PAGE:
clock menu more-arrow no yes mobile

Filed under:

2018 Arizona Diamondbacks Player Reviews: #12, Robbie Ray

2018 was supposed to be the season the powerful left-handed starter stepped up and became a true ace pitcher. Instead, it was something of a lost season.

Atlanta Braves v Arizona Diamondbacks Photo by Ralph Freso/Getty Images

2018 Rating: 6.38

2017 Rating: 9.28 (-2.90)

2018 Performance: 24 G, 123.2 IP, 6-2, 3.93 ERA, 4.31 FIP, 110 ERA+, 12.0 K/9, 5.1 BB/9, 19 HR, 1.4 bWAR, 1.3 fWAR

2018 $3,950,000

2019 Status: Arbitration-2 (est. $6,100,000)

2018 is a season that Robbie Ray would probably choose to forget if he could. In Ray’s very first appearance of the season, the left-hander managed to surrender seven runs (six earned) on seven hits and three walks in five innings of work. At the end of the day, the man who was being looked at as an emerging ace in baseball had an ERA north of 10.50. In his next four outings, Ray was alternately good and bad. In his good starts, he was able to pitch six full innings and limit the opposition to two or fewer runs. In both of the other starts, Ray went 4.2 innings while allowing three earned runs. In both of those games, his pitch count resulted in an early exit and extra work for the bullpen. Then, on April 29, as he took the mound to make his sixth start of the season, things turned from bad to worse for Ray. Only four outs and 20 pitches into the game, Ray was taken out due to injury. He had strained his oblique.

Ray spent the next eight weeks on the DL. During that time Arizona was forced to deal with a number of rotation issues. Part of the solution for the problems was Robbie Ray. Set to make his last rehab appearance, Robbie Ray was preparing to fly with the Reno Aces to Las Vegas when he received a phone call informing him he needed to instead be heading to South Beach. Rather than making a final rehab start against a AAA team with little chance of hitting ihs stuff, Ray was brought back to start against the Miami Marlins on June 27. Ray’s first start back from injury was a much better one than his first start of the season. In a game where Torey Lovullo anticipated having to keep a close, careful eye on Ray, his starter threw six innings of shutout ball, striking six and only walking two. What was more was, he managed to do it all with only 83 pitches.

Ray’s next four outings did not go so well. Old, familiar demons came back to haunt Ray. Once again, Ray was demonstrating an inability to put batters away early in the count. His average pitches per batter rose as he started trying to pain the corners rather than attacking the zone. Walks were up. Home runs were up. Opponent scoring was up. Despite the lack of pitching depth in the Arizona system, Robbie Ray looked to be pitching his way right out of the rotation.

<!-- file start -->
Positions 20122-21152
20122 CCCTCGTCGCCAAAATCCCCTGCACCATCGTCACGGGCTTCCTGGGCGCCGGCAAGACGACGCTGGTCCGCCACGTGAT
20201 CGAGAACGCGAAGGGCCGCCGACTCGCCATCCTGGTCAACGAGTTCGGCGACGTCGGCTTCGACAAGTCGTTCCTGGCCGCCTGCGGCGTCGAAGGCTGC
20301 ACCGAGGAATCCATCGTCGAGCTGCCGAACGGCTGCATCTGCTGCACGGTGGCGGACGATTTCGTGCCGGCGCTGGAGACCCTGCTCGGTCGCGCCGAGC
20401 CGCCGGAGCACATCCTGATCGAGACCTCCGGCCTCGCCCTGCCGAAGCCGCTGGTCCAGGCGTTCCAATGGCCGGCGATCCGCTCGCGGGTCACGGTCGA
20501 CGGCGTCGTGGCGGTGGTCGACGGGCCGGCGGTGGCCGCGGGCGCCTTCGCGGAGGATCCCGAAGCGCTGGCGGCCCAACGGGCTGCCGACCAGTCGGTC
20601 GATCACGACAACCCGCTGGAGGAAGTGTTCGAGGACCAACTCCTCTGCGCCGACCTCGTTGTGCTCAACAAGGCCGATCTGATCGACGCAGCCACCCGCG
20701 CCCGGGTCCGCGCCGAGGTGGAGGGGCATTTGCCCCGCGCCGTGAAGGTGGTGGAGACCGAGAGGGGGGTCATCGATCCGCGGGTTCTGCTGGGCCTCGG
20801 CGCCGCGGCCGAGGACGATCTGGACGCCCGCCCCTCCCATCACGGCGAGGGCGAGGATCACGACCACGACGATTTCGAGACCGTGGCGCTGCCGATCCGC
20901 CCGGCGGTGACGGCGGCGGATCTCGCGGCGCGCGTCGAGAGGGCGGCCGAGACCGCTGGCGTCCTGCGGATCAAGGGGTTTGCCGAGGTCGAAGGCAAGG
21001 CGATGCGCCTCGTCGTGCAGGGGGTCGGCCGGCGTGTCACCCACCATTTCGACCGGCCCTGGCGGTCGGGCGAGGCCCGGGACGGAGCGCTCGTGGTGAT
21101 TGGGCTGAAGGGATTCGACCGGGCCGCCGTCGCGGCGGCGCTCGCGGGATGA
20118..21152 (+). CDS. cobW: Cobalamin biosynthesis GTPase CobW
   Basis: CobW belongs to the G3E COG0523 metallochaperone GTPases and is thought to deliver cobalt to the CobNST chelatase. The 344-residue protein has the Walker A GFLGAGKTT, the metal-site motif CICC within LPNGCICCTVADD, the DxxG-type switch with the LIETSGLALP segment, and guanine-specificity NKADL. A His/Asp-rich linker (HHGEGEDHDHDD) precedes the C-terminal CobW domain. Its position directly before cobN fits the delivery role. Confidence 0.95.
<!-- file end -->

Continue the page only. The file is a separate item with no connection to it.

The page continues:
Then, in late-July, Ray took the mound in Chicago against the Cubs. The Diamondbacks were still pacing the field for the NL West and the Cubs were looking good to make the playoffs themselves. In a game against a competitive team, Ray went seven innings, walking only one and allowing only four hits. It was one of his best outings of the year, the second time he had managed a game score of 70 or higher.

That game in Chicago seemed to be a turning of the page for Ray. Over his final 12 starts after that game, Ray only failed to pitch five or more innings in two of his outings. One of those was the Diamondbacks’ final game of the season, a game where it can be argued that Arizona was not exactly trying terribly hard. They fielded what was mostly a C-squad for the game and pulled Ray after he allowed two runs in four innings of work. Even with that poor outing, over the final 13 starts of the season, Ray pitched to a 2.83 ERA and averaged over 5.1 innings per outing. Included in that stretch was a second face-off against the Cubs where he pitched six full innings of shutout ball and struck out eight for another game score of 70+. This came on September 19, when the Cubs were fighting for their postseason lives.

While the final outing of the season for Ray and the Diamondbacks was not a good one, Ray can still hang his hat on turning his season around over the last two 10 weeks of the season. While still not pitching into the seventh inning with regularity, Ray was once again an arm that could b relied upon to give a quality outing. The team’s lack of offense had far more to do with its struggles in Ray’s final 13 starts than any struggles Ray may or may not have been having.


If and when Zack Grienke is traded this winter, Ray will more or less slot as the team’s number one pitcher for the opening of the 2019 season. He’s due another raise through arbitration, but will still only be making a touch over $6 million. If the Robbie Ray of the final 23 of 2017 and the last 10 weeks of 2018 shows up, the Diamondbacks will be in a good place with him atop the rotation. If, once again, Ray struggles to put away hitters and finds himself unable to work into the fifth and sixth innings, then the Diamondbacks will have themselves a classic five-and-dive pitcher that should slot into the middle of a rotation more than the top. With the team only controlling Ray through 2020, there is also a strong chance that Ray could be traded, either this winter, or at the trade deadline - especially if he performs well early in the season. Assuming Ray is with the team on opening day (the most likely outcome) and that he shows his late-2018 form, expect him to be one of the most-discussed potential trade pieces in baseball until he is traded, extended, or the deadline passes.